- The primary beneficiaries of the irrigation projects have been indigenous small-scale farmers
- Currently, there are twenty-two irrigations projects, all under the Ghana Irrigation Development Authority (GIDA), covering 6,505 hectares
- The appointed board will take stock and repossess all Ghana Irrigation Development Authority (GIDA) currently under the former staff and make the authority financially independent
The government of Ghana has allocated a US$105 million rehabilitation project starting from April 2022 on three irrigation schemes to boost agriculture production in the country.
Vea and Tono Irrigation Schemes in the Upper East Region and Kpong Irrigation Scheme in the Eastern and Greater Accra Regions are the beneficiaries of this funding.
The Minister of Food and Agriculture, Dr. Owusu Afriyie Akoto, announced the agricultural move by the government while inaugurating the board of the Ghana Irrigation Development Authority (GIDA), which aims to enable farmers to access a water source to facilitate agricultural activities easily through the Ghana irrigation schemes.
GIDA envisions exploring all water resources for livelihood options in agriculture at appropriate scales for all communities. The authority reviews the state of all the existing projects to recommend measures for improved participation and operation by all the beneficiaries.
Dr. Akoto said that President Akufo Addo’s administration had commercialized the use of irrigation schemes in Ghana to help repay funds secured for the rehabilitation of those schemes. The Minister also said that the government would compensate the farmers that have been affected by the outbreak of the Highly Pathogenic Avian Influenza-Bird Flu-in Ghana.
There are twenty-two irrigations projects under GIDA, covering 6,505 hectares. Additionally, there are twenty-two schemes constructed under the Small Scale Irrigation Development Project (SSIDP) and six schemes under the (Small Farms Irrigation Project) SFIP.
The SSIDP and the SFIP projects are all less than 1,000 hectares in size, except for the Tono and Kpong Irrigation Projects, which have about 2,500 hectares and are overdeveloped.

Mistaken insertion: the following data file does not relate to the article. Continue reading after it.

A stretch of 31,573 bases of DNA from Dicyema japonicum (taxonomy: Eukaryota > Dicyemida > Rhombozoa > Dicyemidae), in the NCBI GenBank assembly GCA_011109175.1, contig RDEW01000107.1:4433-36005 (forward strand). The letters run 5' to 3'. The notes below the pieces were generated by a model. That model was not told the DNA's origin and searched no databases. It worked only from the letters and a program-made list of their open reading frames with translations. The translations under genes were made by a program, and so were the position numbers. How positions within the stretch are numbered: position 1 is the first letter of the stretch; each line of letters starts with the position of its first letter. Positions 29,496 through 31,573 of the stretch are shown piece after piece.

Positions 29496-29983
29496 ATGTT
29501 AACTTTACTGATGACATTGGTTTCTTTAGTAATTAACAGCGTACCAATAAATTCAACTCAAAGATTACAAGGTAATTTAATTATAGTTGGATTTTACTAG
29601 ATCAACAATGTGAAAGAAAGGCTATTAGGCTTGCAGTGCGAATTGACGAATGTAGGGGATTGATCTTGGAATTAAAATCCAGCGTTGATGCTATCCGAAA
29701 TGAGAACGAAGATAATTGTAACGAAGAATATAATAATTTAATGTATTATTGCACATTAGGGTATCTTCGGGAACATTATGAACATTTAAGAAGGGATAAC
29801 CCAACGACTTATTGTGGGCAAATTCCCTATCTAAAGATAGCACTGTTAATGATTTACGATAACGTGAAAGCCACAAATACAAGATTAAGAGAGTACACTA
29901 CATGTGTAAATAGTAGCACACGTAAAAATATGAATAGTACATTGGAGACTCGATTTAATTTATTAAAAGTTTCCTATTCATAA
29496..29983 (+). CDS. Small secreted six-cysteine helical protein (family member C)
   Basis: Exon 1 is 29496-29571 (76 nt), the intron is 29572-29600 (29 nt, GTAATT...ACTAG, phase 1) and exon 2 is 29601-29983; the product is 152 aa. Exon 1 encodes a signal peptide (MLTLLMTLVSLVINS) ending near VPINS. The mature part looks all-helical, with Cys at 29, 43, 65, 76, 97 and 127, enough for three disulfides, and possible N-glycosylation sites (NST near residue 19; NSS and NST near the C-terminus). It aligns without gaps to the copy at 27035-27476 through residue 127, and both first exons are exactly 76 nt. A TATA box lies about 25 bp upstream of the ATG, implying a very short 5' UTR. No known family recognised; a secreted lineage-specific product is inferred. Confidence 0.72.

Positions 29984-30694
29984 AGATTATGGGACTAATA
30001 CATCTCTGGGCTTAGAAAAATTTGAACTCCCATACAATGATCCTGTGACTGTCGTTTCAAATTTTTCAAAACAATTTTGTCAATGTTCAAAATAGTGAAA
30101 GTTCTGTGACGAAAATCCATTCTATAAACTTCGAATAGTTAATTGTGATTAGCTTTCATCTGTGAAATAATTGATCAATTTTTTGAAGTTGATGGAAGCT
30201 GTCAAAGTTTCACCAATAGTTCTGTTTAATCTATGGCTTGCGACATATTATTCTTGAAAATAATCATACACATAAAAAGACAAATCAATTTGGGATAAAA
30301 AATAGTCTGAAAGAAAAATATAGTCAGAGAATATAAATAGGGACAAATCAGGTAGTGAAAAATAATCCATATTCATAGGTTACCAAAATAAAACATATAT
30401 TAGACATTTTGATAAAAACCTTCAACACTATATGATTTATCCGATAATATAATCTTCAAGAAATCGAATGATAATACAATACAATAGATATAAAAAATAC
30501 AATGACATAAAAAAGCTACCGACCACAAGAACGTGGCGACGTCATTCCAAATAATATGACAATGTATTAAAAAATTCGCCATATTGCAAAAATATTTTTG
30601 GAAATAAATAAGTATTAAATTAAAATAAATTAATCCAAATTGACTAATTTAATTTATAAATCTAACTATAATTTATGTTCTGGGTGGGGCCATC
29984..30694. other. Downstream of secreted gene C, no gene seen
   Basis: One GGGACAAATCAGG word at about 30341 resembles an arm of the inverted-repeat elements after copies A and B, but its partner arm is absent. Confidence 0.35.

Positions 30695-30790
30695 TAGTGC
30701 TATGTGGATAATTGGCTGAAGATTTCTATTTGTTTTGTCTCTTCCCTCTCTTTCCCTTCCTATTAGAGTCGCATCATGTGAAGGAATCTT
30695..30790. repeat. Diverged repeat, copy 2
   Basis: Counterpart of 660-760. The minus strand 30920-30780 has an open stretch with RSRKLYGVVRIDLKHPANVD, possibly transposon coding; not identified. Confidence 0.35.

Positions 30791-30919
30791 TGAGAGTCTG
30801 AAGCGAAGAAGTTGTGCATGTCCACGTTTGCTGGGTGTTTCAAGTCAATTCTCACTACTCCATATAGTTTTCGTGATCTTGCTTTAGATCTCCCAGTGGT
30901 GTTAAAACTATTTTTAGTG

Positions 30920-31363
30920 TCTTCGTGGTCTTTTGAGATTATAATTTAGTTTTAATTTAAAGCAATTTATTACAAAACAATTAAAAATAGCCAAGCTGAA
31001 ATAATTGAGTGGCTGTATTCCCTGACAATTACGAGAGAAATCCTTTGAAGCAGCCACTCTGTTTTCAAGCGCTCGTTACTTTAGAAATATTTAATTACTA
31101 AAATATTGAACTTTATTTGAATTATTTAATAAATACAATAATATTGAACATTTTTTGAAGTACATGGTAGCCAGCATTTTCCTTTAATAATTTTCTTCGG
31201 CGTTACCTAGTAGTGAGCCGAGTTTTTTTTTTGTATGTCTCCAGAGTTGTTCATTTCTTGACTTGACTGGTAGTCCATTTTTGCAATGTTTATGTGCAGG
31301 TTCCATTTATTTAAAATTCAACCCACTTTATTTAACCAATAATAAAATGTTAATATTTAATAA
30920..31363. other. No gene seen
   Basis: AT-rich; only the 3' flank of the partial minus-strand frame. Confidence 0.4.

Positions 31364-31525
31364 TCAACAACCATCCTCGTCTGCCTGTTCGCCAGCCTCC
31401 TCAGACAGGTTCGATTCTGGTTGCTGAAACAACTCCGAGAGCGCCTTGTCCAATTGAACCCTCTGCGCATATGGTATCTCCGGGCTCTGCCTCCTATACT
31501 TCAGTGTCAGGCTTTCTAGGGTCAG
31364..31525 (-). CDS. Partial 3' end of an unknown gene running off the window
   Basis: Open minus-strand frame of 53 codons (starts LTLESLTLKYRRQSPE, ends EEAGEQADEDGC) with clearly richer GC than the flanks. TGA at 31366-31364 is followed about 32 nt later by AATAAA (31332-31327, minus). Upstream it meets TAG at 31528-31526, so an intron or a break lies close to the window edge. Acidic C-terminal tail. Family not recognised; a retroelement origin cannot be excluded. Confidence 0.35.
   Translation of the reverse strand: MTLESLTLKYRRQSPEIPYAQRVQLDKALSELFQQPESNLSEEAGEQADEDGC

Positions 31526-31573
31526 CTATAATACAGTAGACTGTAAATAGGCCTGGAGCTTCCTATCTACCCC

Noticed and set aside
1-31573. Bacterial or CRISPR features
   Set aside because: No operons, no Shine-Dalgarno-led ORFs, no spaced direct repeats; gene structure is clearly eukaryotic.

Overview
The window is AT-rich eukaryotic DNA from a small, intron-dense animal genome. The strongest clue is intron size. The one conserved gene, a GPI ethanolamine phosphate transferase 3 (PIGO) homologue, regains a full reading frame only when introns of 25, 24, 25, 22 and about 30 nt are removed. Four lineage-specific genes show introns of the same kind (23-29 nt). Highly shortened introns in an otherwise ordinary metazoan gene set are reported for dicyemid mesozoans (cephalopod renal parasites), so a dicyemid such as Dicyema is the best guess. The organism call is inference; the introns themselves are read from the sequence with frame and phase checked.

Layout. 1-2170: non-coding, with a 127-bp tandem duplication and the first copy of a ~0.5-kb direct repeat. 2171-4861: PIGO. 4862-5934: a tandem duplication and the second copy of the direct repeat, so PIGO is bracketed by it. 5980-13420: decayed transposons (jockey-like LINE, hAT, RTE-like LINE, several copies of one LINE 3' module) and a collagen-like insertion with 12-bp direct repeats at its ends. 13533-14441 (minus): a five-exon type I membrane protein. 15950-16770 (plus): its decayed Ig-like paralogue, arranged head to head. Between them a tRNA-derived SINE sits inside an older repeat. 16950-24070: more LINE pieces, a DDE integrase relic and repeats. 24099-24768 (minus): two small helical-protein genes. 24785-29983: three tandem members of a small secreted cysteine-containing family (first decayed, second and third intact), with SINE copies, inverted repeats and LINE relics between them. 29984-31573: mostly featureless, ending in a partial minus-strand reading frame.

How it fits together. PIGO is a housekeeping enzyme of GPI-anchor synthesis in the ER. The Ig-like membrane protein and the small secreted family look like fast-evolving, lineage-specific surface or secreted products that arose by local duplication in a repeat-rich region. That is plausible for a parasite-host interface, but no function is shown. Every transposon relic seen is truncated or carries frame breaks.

The primary beneficiaries of the irrigation projects have been indigenous small-scale farmers. However, the outputs have not been very encouraging, and the lack of maintenance of the projects has rendered most of the schemes unproductive.
Moreover, 14 companies have been enlisted and have taken up more than 3,000 hectares of land to cultivate commercial farming operations.
The Minister said that the government was expecting to increase food production through the irrigation schemes and support the transformation agenda in Ghana. Due to rapid population growth, declining soil fertility, and climate change, food security remains a considerable threat in Ghana.
The appointed board will take stock and repossess all GIDA currently under the former staff and make the authority financially independent. Dr. Akoto charged the board to recruit the services of competent managers for the irrigation schemes in Ghana and institute strategies aimed at maximizing targeted outcomes.
He also inaugurated the National Seed Council and ordered the council members to spearhead efforts to sustain seeds and food production growth to promote food security. With an increase in the availability of extension officers in the country, he asked the council to take advantage of the growing value chain of the seed industry to make Ghana a net exporter.
According to the United Nations COMTRADE database on international trade, Ghana’s exports of oilseed, oleagic fruits, grain, seed, fruits to the Philippines was US$44,840 during 2019.
The irrigation rehabilitation projects target to boost the transformation agenda of the country.
The Transformation Agenda in Ghana.
According to the World Bank Group, Ghana is the fastest growing economy in West Africa and has attained the middle-income status in 2011. The government of Ghana is implementing a transformation agenda in Ghana to leverage the countries galore of natural resources, agricultural potential, human resources and industrial production.
Over the last decade, the West African economic giant has more than doubled its GDP per capita, targeting to attain a high-income status by 2057.
However, the economic progress has slowed down due to the pressure exerted by the Covid-19 pandemic. Still, the country has come up with recovery objectives: rehabilitation irrigation schemes to promote agriculture and create employment.